Did you know that 50% of startups fail in their first couple of years? It’s an astonishing statistic.
Large turnovers don’t necessarily mean you’re profitable. Beneath the façade of success, huge fissures could be opening in a startup’s earning model, simply because a few key responsibilities aren’t being met. Financial management can soar over many heads until it’s too late, and this plays a huge role in the 50% failure rate.
I’m guessing you want to be in the successful half instead. That’s why it’s imperative to know where the cracks may be, how they affect your business, and how to fix them.
Where the 50% collapse stems from
Most business owners know their niche, and the demand they’re satisfying. Startup mentalities are built around independence and relying on your instincts to fill a gap in a market.
So why do only half of these ventures survive? We can pin it on overconfidence. Too many people try to run before they can walk. The UK has some of the fewest roadblocks to starting a business. Compared to Switzerland, for example, where 10,000 Swiss francs must be accounted for in share value, there’s very little to stop a company from forming in a matter of days. If you have an idea, a vision and the right paperwork, that’s considered enough. Except it isn’t. Not really.
Over the months and years in which a startup becomes active, they can forget (or totally ignore) some financial principles – each pulling them further into the 50% chance of dissolution.
A few major pain point
From my perspective, here are the primary reasons for a startup’s failure:
- Poor basic bookkeeping and accounting knowledge. This catches thousands of people out every single year. Cash flow, control measures, invoice tracking, and countless other financial elements all require close attention.
- Missing legal responsibilities, such as compliance and health and safety. If you have 10 staff on-site, for instance, there should be at least two members with health and safety training. Failure to uphold certain rules may result in a huge fine.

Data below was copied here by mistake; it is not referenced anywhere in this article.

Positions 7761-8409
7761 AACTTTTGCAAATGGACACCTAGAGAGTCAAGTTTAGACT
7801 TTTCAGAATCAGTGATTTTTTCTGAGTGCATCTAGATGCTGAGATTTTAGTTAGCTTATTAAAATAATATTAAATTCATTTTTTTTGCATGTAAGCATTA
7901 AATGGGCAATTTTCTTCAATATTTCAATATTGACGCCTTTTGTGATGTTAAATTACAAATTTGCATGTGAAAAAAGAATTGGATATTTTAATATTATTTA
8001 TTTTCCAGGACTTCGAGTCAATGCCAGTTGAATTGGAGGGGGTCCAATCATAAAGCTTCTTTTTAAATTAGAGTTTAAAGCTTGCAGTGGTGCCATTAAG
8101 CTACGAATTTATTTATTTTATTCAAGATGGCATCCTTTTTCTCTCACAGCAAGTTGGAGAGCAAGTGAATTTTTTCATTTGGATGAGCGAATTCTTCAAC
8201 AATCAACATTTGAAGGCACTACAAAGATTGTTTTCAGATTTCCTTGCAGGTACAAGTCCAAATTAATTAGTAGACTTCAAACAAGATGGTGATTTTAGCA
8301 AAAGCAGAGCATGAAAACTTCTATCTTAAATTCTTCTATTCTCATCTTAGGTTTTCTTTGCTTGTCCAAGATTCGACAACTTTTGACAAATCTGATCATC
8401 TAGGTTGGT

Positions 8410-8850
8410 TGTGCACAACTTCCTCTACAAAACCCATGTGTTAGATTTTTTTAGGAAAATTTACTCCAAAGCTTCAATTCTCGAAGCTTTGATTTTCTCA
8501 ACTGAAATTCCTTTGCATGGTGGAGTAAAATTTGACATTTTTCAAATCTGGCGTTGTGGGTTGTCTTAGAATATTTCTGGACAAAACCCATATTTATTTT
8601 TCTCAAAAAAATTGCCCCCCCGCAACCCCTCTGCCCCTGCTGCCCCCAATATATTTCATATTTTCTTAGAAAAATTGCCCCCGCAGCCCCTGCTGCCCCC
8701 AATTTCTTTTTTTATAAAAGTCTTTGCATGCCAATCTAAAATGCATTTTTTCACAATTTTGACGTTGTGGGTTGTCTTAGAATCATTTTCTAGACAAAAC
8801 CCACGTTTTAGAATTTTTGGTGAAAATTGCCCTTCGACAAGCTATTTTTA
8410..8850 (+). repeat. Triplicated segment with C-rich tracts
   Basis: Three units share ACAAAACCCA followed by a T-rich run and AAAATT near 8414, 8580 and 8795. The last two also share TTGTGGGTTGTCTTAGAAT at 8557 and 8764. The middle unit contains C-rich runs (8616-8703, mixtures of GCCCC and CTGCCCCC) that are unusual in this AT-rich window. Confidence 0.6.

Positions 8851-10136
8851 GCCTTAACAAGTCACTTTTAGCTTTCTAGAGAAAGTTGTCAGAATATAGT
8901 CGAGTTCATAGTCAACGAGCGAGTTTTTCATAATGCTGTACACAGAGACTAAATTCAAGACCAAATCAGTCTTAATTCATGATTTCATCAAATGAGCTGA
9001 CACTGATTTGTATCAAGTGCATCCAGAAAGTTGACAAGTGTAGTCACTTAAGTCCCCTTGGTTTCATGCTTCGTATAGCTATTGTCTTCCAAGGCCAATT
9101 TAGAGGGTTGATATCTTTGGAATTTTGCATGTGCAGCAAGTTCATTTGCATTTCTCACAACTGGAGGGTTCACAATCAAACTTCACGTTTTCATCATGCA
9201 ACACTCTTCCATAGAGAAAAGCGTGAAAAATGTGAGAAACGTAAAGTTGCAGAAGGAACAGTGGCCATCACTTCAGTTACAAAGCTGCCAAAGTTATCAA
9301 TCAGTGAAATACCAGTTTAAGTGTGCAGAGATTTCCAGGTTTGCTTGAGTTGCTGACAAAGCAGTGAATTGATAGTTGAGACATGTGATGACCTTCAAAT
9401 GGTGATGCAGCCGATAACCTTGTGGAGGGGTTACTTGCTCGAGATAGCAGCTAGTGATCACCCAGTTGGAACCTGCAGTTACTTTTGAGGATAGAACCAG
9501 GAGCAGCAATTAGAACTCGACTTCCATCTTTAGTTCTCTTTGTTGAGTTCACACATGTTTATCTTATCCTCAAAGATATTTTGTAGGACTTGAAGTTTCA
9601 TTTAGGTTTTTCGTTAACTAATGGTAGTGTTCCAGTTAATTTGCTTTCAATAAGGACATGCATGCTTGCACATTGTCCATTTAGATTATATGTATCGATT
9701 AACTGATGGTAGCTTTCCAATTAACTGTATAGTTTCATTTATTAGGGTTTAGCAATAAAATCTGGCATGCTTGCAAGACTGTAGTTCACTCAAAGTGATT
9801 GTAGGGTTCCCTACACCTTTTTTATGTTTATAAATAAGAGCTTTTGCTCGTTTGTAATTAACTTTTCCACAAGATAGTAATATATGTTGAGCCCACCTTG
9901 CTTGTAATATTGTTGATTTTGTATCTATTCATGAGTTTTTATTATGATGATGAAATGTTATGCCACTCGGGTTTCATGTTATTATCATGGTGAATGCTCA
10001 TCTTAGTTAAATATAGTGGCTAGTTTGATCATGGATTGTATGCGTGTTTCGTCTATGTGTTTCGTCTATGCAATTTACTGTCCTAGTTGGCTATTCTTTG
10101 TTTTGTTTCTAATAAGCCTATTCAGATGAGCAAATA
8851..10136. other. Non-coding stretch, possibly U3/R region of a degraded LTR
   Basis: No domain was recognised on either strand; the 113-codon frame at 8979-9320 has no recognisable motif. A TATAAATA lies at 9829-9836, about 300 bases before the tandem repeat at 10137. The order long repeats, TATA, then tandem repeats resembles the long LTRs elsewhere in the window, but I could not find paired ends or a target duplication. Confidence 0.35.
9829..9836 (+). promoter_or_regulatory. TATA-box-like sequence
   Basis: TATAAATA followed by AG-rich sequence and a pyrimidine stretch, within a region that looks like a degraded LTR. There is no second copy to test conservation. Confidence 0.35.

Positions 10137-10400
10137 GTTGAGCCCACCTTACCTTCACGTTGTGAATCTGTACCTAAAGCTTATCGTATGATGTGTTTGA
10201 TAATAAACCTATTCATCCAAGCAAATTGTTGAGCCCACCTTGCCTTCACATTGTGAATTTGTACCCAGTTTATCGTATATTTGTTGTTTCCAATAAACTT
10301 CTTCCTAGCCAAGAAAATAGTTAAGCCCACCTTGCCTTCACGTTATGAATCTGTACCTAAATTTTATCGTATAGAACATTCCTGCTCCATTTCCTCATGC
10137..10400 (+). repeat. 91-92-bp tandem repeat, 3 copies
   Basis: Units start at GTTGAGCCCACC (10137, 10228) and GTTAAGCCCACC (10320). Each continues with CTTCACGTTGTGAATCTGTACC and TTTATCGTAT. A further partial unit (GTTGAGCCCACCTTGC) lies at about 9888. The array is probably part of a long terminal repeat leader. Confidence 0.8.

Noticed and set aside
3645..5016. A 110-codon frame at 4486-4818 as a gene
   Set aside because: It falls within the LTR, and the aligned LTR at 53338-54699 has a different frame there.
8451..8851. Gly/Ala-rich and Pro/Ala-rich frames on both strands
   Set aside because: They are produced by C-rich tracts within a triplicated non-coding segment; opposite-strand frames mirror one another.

- Bad debt management, which often involves poor communication between creditors and the business leader themselves. Both parties must be sure that they’re on the same page.
Why financial help matters
When everything I’ve just described starts to mount, the pressure can become too much.
A client of mine (who you can read about in my latest case study [LINK > A New Look At A Fashion Brand’s Financial Potential]) had this very problem. Her fashion business had an annual turnover of £2m, but she could barely afford to pay her staff. Several fiscal mistakes had built up over time. Creditors were threatening to take her down and put her in the 50% startup graveyard. It was a tough situation, yet RJF Accounting & Business Support helped pull her through it.
The trick is surrendering some measure of control. Owning a business may lead you to handle every financial matter yourself. That isn’t necessary. When you’re starting out, or riding great momentum, a financial expert can alleviate any worries. Even if the business does fail someday, a paper trail helps you prepare for the investigation as to who’s liable for what.
People like me can resolve such concerns. It’s my passion, and my duty to every client. The sooner you take advantage of a financial management and business growth specialist, the less likely you are to run into trouble
Contact the RJF team today for more details. Meanwhile, consider where your business may be in need of a little more control. These are discussions worth having, at any stage in your development…